Mike Dingman: What happened to Alaska's leaders?

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Alaska is suffering a crisis of leadership.

We are proud here in the Last Frontier of our independent spirit. Many outsiders label us as a "red state" and for their purposes that description is mostly fair.

We havevote for the Republican candidate for President ever year except for 1964, Ted Stevens was in the Senate for 41 years and Frank Murkowski spent 21 years right beside him. Don Young has been Alaska's sole member of the U.S. House since 1973.

However, here at home the story has been a little bit different. Since statehood Alaska has had 12 governors, 7 of which have been Republican and 5 of which have been Democrat. We've gone back and forth between a Republican- and Democrat-controlled legislature -- and until the last election the Alaska Senate was controlled for several sessions by a bipartisan coalition.

Alaskan Democrats are famous for saying that they are different than the Democrats outside. They claim to be less liberal, and to some extent that is true. Alaskan Democrats are generally less in favor of gun regulation than their outside counterparts. They are also more in favor of civil liberties than most outside.

However, Alaska Republicans aren't generally like their outside counterparts either.

Alaska is a place that has embraced the "owner state" mentality. We celebrate the day that our Permanent Fund Dividend checks are deposited into our bank accounts like it's a national holiday.

Christmas has nothing on PFD day!

Alaska Republicans have been in favor of plans to build a natural gas pipeline that would use public money, some have been in favor of building a bridge from Anchorage to Point MacKenzie that would be at least partially publicly funded as well as many other projects that Republicans outside would consider government pork.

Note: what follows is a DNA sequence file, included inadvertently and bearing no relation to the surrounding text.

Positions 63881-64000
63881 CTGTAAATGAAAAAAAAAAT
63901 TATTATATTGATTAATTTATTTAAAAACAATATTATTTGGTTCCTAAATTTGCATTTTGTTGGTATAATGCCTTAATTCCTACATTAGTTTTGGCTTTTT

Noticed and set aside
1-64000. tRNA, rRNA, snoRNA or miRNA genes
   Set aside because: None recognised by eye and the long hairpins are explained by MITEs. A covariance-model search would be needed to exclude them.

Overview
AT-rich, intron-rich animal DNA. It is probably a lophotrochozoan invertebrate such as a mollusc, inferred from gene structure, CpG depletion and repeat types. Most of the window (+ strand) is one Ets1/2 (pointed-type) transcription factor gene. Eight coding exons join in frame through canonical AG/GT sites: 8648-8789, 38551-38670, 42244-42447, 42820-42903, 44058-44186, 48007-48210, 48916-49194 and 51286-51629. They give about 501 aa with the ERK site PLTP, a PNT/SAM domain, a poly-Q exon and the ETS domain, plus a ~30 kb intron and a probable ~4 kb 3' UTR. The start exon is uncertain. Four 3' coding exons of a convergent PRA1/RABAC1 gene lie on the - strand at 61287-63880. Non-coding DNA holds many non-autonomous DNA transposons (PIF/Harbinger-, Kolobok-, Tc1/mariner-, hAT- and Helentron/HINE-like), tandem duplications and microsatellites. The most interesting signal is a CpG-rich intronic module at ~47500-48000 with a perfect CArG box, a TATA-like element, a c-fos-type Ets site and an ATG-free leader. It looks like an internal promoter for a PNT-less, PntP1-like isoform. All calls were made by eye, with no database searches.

We don't care how they do it outside.

As Alaskans, we think for ourselves, we grew up without the advantages of the state in the Lower 48 who made it through their adolescence during the industrial revolution and have the advantage of proximity to other states, the railroad system and the interstate highway system.

They are interdependent. We are independent.

However, one of those ugly traits of the Lower 48 has hit Alaska hard - partisanship.

Alaskans have long been able to work together to move our state forward. We have had legislators and governors alike who were hard to distinguish in terms of party affiliation. We have a great legacy of hard working statesmen that cared more about improving the state than fighting partisan political battles.

Leaders such as Andrew Halcro, Ethan Berkowitz, Walter Hickel, Mary Nelson (whose only focus was improving her hometown - Bethel) Bill Egan, Jim Whitaker, Bill Sheffield, George Sullivan, Ted Stevens along with many others worked across party lines and focused on Alaska rather than their party or playing politics.

Today we have a leadership problem in Alaskaand it has infected our legislative process. Since redistricting, the Legislature has returned to Republican controland they flexed their muscles immediately.

The Republicans passed SB 21 - oil and gas production tax reform - the legislation that had been stalled and hotly debated during the last couple legislative sessions.

The Democrats have successfully led a move to repeal the new oil tax systemand it will be on the August ballot.

The destructive back and forth between the Republicans and Democrats has elevated to a new level in this legislative session.

Sen. Bill Wielechowski has introduced a bill to change the way the Legislature handles conflicts of interest.

Currently when the time comes to vote on a piece of legislation a legislator will signify their potential conflict and another legislator will shout out their objection and that member is required to vote. SB 172 would require a majority vote to force a legislator to vote on the issue.

Sen. Peter Micciche, who works for Conoco Phillips, said to the Anchorage Daily News "In my view, this is a very expensive waste of taxpayer time and money from someone who has a lot more time on their hands than I do."

The bill would have very little substantive impact, but would provide a new tool for political enemies to attack each other and attempt to embarrass their adversary. Sen. Micciche's response was similarly unhelpful and is an example of the partisan rhetoric Alaska needs to leave to the outsiders.

Something stinks in Alaska politics and the partisan rhetoric coming from both sides in the Alaska legislature needs to be replaced by a positive and cooperative working attitude.

Mike Dingman is a fifth-generation Alaskan born and raised in Anchorage. A former UAA student body president, he has worked, studied and volunteered in Alaska politics since the late 90s. Email, michaeldingman@gci.net.